TEL AVIV, Israel — Although research on cannabidiol (CBD) use in dogs and cats is in its infancy, many pet owners appear convinced of its efficacy. What’s more, many veterinarians support the use of CBD for inflammation, pain, seizures, allergies and anxiety in pet populations, emphasizing its low side-effect profile, according to Leafreport, which recently conducted a survey to gain insight into those who administer CBD to their pets.
Steve Sakala, co-founder of Mana Artisan Botanics, said one reason CBD works well in pet populations is the unique biochemistry of their brains.
“Dogs actually have a higher concentration of CB1 cannabinoid receptors in their brains than humans,” Sakala said. “This makes dogs more receptive to the benefits of CBD.”
Some of the most common reasons people administer CBD to their pets include anxiety, joint inflammation and general health and vitality, he said.
“In general, older pets, just like older humans, seem to have a bit more of a noticeable outcome from using CBD. The higher energy levels in older pets when administering CBD is quite pronounced," Sakala said.
What follows are key findings of the survey on this growing corner of the CBD market from Tel Aviv, Israel-based Leafreport, an online resource dedicated to CBD.
Of the 1,448 pet owners surveyed:
- 50% had tried CBD for their pet
- 38% had given their pet CBD because their vet recommended it
- 53% favored pet edibles, the most popular delivery format
- 67% reported CBD had resulted in moderate to great improvement in their pets
- 74% were likely or very likely to recommend CBD to other pet owners
Reasons for use:
- 44%: To help ease anxiety or stress
- 21%: For pain
- 15%: For general health
- 13%: As an anti-inflammatory
- 5%: For a disease
- 2%: For “other” (undisclosed)
Why did you decide to give your pet CBD?
- 38%: Because my vet recommended it
- 24%: Because I searched for a solution to my pet’s medical issue health problem
- 20%: I used CBD myself
- 17%: I heard about it from other pet owners
- 1%: Other (undisclosed) reason
What type of CBD product do you give your pet?
- 53%: Edibles
- 15%: Tinctures
- 13%: Topical treatments
- 11%: Combined tinctures and edibles
- 7%: Indifferent to delivery format
- 1%: Other (undisclosed) method
How often do you give your pet CBD?
- 34%: Weekly
- 30%: Daily
- 28%: On a need-only basis
- 7%: Monthly
- 1%: Other (undisclosed) dosing regimen
How many milligrams of CBD do you like to give your pet in one dose?
- 44%: 0-5 mg
- 43%: 5-10 mg
- 11%: 11-20%
- 2%: More than 2 mg
How long have you been giving your pet CBD?
- 38%: 0-6 months
- 26%: Sporadically
- 24%: 6 months to one year
- 9%: 1-2 years
- 3%: More than 2 years
What effect has CBD had on your cat or dog?
- 42%: Moderate improvement
- 25%: Great improvement
- 24%: Minimal improvement
- 8%: No change
- 1%: Reported a deterioration in their pet’s condition
Would you recommend giving pets CBD?
- 39%: Likely to encourage
- 35%: Very likely
- 21%: Neither likely nor unlikely
- 3%: Unlikely
- 2%: Very unlikely to recommend its use
The likelihood of people giving pets CBD generally mirrored their perceptions about the efficacy of the cannabinoid.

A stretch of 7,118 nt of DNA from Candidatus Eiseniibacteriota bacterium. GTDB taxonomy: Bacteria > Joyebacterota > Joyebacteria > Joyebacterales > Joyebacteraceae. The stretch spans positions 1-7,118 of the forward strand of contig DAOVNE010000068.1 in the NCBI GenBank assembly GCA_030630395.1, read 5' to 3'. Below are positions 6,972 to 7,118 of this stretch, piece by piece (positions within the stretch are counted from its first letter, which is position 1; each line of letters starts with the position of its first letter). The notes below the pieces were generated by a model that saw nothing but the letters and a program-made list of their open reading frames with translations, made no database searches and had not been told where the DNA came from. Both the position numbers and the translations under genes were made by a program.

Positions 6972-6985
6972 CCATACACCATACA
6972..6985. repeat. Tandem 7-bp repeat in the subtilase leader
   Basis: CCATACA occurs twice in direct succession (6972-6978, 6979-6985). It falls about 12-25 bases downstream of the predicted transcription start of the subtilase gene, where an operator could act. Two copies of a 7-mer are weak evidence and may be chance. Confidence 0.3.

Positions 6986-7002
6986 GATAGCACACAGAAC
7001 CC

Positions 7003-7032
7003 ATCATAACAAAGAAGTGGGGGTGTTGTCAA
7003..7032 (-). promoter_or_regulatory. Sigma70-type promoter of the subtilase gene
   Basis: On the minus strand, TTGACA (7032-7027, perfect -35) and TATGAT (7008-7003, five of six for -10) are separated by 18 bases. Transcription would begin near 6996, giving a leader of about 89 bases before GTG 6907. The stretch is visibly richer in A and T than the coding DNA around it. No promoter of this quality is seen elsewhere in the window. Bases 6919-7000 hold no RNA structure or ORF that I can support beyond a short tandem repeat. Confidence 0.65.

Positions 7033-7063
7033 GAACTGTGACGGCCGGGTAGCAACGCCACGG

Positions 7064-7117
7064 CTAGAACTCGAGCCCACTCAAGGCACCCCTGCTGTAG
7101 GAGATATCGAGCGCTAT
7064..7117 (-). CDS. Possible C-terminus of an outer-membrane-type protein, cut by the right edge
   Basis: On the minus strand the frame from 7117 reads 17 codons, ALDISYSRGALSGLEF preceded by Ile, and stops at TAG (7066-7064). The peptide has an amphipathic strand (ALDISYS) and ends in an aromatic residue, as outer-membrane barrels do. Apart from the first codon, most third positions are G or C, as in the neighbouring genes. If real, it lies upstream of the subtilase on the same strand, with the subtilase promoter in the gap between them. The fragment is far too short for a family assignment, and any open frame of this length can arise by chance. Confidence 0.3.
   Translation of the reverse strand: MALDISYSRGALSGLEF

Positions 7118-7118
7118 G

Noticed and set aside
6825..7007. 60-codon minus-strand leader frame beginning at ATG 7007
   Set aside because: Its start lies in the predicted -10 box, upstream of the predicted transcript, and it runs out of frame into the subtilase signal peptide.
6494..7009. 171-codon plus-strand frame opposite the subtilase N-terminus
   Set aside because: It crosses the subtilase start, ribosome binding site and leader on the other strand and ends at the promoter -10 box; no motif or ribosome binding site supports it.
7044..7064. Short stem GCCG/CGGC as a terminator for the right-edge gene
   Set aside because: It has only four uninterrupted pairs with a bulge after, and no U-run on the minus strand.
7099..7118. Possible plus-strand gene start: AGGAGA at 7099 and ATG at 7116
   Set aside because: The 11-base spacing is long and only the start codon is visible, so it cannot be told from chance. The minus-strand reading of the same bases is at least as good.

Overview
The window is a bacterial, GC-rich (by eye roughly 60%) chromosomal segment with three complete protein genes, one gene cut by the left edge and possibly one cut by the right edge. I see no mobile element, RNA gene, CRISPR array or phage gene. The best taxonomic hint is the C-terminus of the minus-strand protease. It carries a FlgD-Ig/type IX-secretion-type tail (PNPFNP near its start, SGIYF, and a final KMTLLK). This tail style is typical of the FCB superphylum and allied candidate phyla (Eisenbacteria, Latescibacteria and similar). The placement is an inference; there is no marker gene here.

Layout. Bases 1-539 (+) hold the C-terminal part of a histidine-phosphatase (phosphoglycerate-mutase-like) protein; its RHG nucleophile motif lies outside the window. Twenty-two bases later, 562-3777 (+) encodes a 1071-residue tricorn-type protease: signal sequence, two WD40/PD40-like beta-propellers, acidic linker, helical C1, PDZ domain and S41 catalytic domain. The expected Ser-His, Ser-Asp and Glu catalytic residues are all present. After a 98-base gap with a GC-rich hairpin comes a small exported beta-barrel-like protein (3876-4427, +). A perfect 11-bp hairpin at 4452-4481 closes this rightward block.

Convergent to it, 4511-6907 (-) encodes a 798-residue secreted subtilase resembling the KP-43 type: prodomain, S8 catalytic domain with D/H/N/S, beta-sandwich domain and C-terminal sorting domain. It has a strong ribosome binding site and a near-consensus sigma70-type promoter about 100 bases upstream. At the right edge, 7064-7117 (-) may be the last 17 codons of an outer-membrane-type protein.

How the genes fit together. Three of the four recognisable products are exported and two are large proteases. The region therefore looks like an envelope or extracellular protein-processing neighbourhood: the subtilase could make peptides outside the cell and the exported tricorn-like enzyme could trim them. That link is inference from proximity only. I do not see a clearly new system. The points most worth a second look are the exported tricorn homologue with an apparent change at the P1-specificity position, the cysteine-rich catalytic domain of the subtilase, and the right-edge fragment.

Where do you buy CBD products for your pet?
- 38%: Online
- 38%: Physical store
- 24%: Both online and from a store
How did you choose a CBD brand?
- 46%: Recommendation
- 37%: Online research
- 9%: What was available at the store
- 8%: An ad
The main reason for picking a brand:
- 25%: Reputation
- 18%: Price
- 18%: Online reviews
- 18%: Recommendation
- 9%: Claims about what the product can do
- 8%: Product potency
- 4%: The brand is not important to me
Did you check the product’s third-party lab results before purchasing?
- 41%: Always
- 33%: Never
- 26%: Didn’t know what third-party lab test reports were.
Third-party lab testing reinforces a brand’s transparency and communicates whether the product contains what it promises. However, it would appear most pet CBD consumers are unfamiliar with third-party testing or don’t place a great deal of importance on it.
Gathering Insights is Key
It’s vital to capture insights into the state of niche markets as CBD products branch out in different directions, Leafreport said, adding that its survey revealed CBD is on the radar of many pet owners—and vets, many of whom appear to support its use in cat and dog populations.
While the findings of this survey are subjective and prone to bias, a significant majority, 67%, noted a moderate to major improvement in their pet’s condition, with many pet owners reporting using CBD regularly over long periods of time, Leafreport said. However, the survey indicates a lack of awareness on the part of pet owners regarding the importance of third-party testing. In a market as loosely regulated as pet CBD products, ensuring the product contains the potency it promises is essential.
Leafreport launched the survey on SurveyMonkey, with the questions targeting a U.S.-based cohort of pet owners. Leafreport set restrictions on the survey so only participants in the United States could respond. Respondents were 18 to 65 in age and were pet owners who owned a dog or cat. 51% were female and 49% were male. Those who answered no to the qualifying question, “Do you give your pet products with CBD?” were automatically disqualified from the survey, leaving 727 participants from an initial pool of 1,448 to complete the survey.
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